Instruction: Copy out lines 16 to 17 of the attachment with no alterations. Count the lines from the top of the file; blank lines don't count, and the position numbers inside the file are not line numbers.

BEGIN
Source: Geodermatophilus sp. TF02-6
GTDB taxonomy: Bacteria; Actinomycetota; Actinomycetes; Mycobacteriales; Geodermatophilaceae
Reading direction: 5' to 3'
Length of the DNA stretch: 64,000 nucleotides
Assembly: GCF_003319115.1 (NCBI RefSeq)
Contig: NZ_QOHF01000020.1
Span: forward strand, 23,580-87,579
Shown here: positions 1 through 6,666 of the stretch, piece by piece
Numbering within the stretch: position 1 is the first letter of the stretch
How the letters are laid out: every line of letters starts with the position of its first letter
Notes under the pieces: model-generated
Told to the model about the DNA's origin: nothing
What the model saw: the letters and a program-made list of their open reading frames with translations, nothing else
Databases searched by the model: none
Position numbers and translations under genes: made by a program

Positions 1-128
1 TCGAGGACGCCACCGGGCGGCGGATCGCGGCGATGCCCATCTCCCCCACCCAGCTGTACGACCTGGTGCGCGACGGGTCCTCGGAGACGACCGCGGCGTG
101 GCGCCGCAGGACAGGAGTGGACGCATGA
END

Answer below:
Positions 1-128
1 TCGAGGACGCCACCGGGCGGCGGATCGCGGCGATGCCCATCTCCCCCACCCAGCTGTACGACCTGGTGCGCGACGGGTCCTCGGAGACGACCGCGGCGTG